Senator Sherrod Brown (D-OH) has announced a new $18 million fund for Ohio small businesses.
This is federal funding designed to give Ohio small business and manufacturers access to credit. It comes through the U.S. Treasury Department’s State Small Business Credit Initiative (SSBCI), which was part of the Small Business Jobs Act of 2010.
Brown, chair of the Senate Banking Subcommittee on Financial Institutions and Consumer Protection, was a strong advocate of the Small Business Jobs Act. In a prepared statement, Brown said:
“Small businesses and manufacturers are the backbone of Ohio’s economy. But in order for these companies to grow operations and create new jobs, they must have access to capital. These new federal resources will provide an immediate boost to Ohio small businesses and help leverage additional private investments – many from local community banks –to help add jobs throughout Ohio.”
Ohio has many small businesses in manufacturing. Brown advocated for the SSBCI provision within the Act in part to help those small businesses with higher loan limits due to higher capital costs.
According to the statement issued by the U.S. Treasury Department, the Small Business Jobs Act of 2010 was endorsed by the National Federal of Independent Businesses (NFIB). It created a $30 billion loan fund to enable community banks to make loans to small businesses.
In August 2011, Brown announced more than $55 million in federal funding through the SSBCI program was allocated to the State of Ohio, in three payments. This is the second payment. The first disbursement was $12.4 million, leaving about $24.7 million still to be allocated in the future for Ohio. The total allocated for all states was $1.5 billion.
Under the SSBCI, participating states will use the federal funds for programs that leverage private lending to help finance small businesses and manufacturers that are creditworthy, but are not getting the loans they need to expand and create jobs. The SSBCI will allow states to build on earlier models for state small business programs, including collateral support programs, Capital Access Programs (CAPs) and loan guarantee programs.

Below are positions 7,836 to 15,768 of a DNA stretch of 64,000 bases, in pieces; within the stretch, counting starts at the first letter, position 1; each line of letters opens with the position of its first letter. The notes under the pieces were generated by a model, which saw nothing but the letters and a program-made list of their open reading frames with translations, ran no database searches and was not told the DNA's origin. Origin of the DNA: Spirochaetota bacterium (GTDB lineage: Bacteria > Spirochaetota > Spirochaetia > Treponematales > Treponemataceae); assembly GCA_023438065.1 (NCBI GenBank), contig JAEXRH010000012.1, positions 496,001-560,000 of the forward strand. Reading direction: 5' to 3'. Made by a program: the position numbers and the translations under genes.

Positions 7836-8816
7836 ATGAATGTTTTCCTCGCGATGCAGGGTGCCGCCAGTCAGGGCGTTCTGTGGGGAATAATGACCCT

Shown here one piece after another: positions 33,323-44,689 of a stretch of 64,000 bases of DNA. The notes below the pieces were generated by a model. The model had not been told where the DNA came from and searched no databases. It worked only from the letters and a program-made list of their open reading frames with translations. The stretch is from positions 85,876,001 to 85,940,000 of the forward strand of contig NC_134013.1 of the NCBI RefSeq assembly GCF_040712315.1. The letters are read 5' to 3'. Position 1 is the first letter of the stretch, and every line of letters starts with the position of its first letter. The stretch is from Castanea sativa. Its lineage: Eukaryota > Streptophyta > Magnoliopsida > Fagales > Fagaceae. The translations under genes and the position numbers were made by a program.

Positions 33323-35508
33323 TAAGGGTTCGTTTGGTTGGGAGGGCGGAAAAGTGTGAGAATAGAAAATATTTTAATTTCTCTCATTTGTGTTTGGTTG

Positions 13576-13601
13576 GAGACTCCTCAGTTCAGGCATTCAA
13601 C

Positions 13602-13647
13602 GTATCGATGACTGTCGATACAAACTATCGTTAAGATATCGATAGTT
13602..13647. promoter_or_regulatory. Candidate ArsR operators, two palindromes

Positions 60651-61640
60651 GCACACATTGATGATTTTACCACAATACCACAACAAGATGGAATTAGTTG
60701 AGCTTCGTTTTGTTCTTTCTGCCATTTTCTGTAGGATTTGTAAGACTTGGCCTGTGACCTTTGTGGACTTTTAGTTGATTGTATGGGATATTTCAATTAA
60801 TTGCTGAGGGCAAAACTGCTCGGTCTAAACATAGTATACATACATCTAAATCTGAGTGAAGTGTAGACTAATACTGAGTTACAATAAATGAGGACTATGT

Critics of the SSBCI program, however, point to the fact that some of the funds will go to programs administered by large financial institutions and venture capitalists, in part to go to high growth startups rather than Main Street small businesses. The SSBCI program creates funding programs for financial institutions, state loan programs and venture capital programs. Chuck Blakeman of the Crankset Group observes, “Steve Case, a nationally known venture capitalist, said it best, ‘If you sit in a room of 200 startups, and you ask which of them are small businesses, no one will raise their hand. What they’ll tell you is that they are giant businesses that just haven’t scaled yet.’ These are the companies that will get the SSBCI funds from venture capitalists. How does that help small businesses in any way?”
Senator Brown’s office has prepared a summary of the Small Business Jobs Act, including a description of the funding provisions here.